and we realize most forcefully why Anouilh’s Ismene refuses to bury Polynices.’’ He refuses to listen to the advice of his son. not I. It does not matter to Creon which body is buried and which is unburied. Anouilh’s Antigone was written long before Kitto published his interpretation. When Anouilh’s Antigone is brought before Creon. After the deaths of Antigone. Haemon and Eurydice. anybody who defies this edict does so on pain of death. But Anouilh’s Creon wants to save Antigone. it was believed that Sophocles’s Antigone had to bury her brother because the soul of a dead person was condemned to wander forever homeless if the body was left unburied. ‘‘I am the state.Sophocles’s Ismene. in fact. Ismene is only human. we are presented with a powerful. After Antigone has defied the edict and buried Polynices.’’ He asks Antigone. He does not believe in ‘‘all that flummery about religious burial. She says that she could not bring herself through fear of one man and one man’s pride to disobey the laws of the gods. Sophocles’s Creon has done this because he thinks it is for the good of the state. he says Ah me! the guilt is mine. I blame no other. with whose help he has ruled the state. but takes it a stage further. if she wins this victory and goes unpunished. there is a brief exchange between her and Creon. I know it. shocking and realistic picture of the horrible fate that Ismene thinks awaits her and Antigone if they break Creon’s law. he does not even know Anouilh’s Antigone: An Interpretation 20 . Creon’s pride is hurt because he is unsure of himself. as we did not in the case of Sophocles’s Ismene. In the second case (Anouilh’s). It is a horrifying picture. Teiresias. Creon has passed the edict that Polynices is not to be buried.’’ He even refuses to listen to Teiresias and accuses him of corruption. saying finally. He decides to kill Antigone because ‘‘she will be the man. Do you really believe that a so-called shade of your brother is condemned to wander forever homeless if a little earth is not flung on his corpse to the accompaniment of some priestly abracadabra? Until Kitto’s interpretation of Sophocles’s Antigone in Form and Meaning in Drama (1956). Too late does he realize his blindness. she insists that Creon kill her.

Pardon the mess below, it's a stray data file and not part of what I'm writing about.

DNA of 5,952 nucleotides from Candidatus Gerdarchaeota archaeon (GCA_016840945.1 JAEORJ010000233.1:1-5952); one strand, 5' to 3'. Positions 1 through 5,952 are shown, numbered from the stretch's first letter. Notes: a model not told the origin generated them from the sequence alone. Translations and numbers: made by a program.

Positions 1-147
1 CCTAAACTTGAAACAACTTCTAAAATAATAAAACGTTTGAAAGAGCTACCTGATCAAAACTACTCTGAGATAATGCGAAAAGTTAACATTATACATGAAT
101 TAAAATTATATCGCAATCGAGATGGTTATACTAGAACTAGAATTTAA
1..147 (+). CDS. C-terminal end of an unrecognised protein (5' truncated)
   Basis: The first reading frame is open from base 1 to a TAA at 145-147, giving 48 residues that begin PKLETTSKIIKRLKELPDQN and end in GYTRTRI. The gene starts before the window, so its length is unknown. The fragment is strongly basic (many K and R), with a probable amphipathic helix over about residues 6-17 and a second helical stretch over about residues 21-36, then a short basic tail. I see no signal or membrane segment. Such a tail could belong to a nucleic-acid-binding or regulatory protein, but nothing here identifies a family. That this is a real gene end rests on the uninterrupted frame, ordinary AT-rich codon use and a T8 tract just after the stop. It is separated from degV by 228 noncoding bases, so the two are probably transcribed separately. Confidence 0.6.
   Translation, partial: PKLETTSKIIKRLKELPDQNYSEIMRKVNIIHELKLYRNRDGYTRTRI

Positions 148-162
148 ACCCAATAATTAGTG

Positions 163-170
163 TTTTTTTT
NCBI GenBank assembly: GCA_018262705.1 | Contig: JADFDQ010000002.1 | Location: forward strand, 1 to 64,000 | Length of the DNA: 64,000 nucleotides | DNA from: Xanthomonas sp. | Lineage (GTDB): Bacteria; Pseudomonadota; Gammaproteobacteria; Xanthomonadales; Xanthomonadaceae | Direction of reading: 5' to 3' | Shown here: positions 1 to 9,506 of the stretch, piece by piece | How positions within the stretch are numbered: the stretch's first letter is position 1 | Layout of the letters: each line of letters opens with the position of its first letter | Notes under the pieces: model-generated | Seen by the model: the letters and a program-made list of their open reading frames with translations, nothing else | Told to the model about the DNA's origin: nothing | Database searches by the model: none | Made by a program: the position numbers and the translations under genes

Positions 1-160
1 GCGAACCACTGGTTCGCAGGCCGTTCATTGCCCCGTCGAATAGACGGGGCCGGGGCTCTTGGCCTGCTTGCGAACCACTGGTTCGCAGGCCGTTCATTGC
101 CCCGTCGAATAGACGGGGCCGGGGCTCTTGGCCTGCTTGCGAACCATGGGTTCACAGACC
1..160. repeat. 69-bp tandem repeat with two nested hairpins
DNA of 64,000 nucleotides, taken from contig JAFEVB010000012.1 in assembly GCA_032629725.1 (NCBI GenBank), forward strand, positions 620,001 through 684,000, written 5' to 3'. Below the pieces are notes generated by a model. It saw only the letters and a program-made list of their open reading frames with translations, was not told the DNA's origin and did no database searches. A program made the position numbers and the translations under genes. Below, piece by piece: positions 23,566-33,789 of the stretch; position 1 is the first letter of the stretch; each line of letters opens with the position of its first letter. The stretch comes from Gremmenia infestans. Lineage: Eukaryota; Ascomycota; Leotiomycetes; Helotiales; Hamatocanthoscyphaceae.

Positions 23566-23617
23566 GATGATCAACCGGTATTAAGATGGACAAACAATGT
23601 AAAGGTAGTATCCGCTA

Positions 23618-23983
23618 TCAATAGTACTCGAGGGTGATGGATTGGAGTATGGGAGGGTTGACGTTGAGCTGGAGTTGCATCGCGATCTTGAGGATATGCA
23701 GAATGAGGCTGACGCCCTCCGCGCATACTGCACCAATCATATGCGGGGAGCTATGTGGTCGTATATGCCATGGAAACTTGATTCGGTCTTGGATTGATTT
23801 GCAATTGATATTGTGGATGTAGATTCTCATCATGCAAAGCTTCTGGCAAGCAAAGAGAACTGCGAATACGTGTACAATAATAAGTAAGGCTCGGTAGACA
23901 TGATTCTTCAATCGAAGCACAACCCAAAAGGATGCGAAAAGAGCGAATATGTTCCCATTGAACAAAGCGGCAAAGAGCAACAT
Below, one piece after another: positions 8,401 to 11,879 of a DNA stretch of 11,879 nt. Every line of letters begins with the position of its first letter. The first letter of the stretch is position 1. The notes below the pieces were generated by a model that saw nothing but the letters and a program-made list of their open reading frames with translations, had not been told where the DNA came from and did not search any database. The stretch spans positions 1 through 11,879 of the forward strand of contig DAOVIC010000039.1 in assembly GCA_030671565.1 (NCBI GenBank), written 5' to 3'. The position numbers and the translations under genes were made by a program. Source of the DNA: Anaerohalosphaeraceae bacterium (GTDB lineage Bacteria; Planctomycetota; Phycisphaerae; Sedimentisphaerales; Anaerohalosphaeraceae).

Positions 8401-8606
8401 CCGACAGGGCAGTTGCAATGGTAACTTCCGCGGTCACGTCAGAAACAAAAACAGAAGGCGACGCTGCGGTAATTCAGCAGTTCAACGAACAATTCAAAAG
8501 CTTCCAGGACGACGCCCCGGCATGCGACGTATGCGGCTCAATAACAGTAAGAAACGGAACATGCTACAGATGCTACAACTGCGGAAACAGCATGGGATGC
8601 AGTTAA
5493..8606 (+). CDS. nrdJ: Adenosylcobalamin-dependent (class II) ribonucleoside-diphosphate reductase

The mast was splitting. The crew refused to work and were looting the cargo. do you think. the wind was howling. ignorance.whether the body is that of Polynices or Eteocles. I do not agree with Huxley’s ideas and comments in this essay. Anouilh’s Antigone had last seen Polynices when she was twelve years old. Sophocles’s Creon says: My friends. She had sprung a hundred leaks.’’ Everything that Anouilh says could have really happened. the sails were beginning to rip. and by including ‘‘irrelevancies. Was this a time. Antigone cannot understand him. The officers were building a raft. We realize clearly the real. and therefore she did not really know him. factual difficulties in the path of the ruler of the state. he then reveals his position clearly. but he carries the image much further: There had to be one man who said yes. she was loaded to the water-line with crime. which we did not in the case of Sophocles’s Creon. Further. because it is vital to our understanding of Anouilh’s play.’’ Both men tried to assassinate their father. The ship was swinging with the wind. At this stage I should like to quote extensively from Aldous Huxley’s essay Tragedy and the Whole Truth (1932). the gods have brought our ship of state safely to port after wild tossing on the stormy seas. He had to agree to be the ruler of the state. Every man-jack on board was about to drown—and only because the only thing they thought of was their own skins and their cheap little day to day traffic. poverty. but Sophocles does not even touch upon many of these issues. ready to slip overboard and desert the ship. Somebody had to agree to captain the ship. or the state would have collapsed. Had Antigone considered all this when she decided to bury Polynices? Anouilh has raised far more factual issues than Sophocles by just taking everything a stage further. I am quoting from it extensively because I suggest that the kind of aesthetic and critical consciousness Huxley reveals Anouilh’s Antigone: An Interpretation 21 . Anouilh’s Creon also talks of the state as a ship. for playing with words like yes and no? Once more we see in stark terms why Anouilh’s Creon had to do what he did. Creon tells her that both Eteocles and Polynices were ‘‘rotten.